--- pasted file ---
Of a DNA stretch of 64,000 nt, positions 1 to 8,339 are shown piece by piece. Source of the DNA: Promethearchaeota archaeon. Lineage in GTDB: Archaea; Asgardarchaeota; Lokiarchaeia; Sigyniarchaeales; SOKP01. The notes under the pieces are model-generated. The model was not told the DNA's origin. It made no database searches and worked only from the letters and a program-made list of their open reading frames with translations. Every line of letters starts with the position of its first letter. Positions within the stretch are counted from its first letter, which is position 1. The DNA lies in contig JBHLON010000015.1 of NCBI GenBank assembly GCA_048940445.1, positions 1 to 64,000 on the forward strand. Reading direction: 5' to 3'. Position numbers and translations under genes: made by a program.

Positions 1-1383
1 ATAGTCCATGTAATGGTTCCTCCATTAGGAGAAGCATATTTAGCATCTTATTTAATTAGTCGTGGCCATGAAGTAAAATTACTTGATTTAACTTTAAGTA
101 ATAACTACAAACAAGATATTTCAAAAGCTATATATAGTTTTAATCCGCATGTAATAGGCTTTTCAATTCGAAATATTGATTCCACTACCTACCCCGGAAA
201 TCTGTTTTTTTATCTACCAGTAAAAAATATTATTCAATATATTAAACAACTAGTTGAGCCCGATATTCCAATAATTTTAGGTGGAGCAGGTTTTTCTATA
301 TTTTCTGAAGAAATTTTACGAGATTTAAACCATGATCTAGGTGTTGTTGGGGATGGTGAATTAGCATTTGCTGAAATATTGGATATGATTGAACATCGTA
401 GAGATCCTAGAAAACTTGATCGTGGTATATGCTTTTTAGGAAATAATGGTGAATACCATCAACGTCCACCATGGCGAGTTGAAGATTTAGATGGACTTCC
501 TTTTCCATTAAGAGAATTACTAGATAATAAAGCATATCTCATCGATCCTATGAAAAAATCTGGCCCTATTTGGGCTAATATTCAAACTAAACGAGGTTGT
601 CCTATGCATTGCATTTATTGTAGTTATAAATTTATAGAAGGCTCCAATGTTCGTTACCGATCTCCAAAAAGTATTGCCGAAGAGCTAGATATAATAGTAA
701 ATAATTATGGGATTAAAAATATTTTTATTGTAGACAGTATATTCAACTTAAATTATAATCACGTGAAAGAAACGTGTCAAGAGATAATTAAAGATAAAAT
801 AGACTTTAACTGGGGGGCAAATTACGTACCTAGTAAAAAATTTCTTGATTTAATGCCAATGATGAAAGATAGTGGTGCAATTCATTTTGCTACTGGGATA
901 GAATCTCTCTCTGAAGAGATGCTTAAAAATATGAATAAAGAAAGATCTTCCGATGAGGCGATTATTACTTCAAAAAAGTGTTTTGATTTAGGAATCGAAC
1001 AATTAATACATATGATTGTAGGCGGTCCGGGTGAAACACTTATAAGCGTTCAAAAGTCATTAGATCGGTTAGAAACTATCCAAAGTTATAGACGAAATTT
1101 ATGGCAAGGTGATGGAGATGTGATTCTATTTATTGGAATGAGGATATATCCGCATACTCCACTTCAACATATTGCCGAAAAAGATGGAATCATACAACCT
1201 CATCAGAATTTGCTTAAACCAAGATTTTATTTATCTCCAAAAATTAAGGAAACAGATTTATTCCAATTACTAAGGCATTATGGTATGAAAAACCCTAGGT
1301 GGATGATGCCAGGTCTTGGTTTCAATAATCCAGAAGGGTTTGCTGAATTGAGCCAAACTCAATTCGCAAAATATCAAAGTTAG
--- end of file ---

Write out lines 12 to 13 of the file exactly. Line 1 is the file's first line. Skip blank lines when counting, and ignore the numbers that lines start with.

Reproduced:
901 GAATCTCTCTCTGAAGAGATGCTTAAAAATATGAATAAAGAAAGATCTTCCGATGAGGCGATTATTACTTCAAAAAAGTGTTTTGATTTAGGAATCGAAC
1001 AATTAATACATATGATTGTAGGCGGTCCGGGTGAAACACTTATAAGCGTTCAAAAGTCATTAGATCGGTTAGAAACTATCCAAAGTTATAGACGAAATTT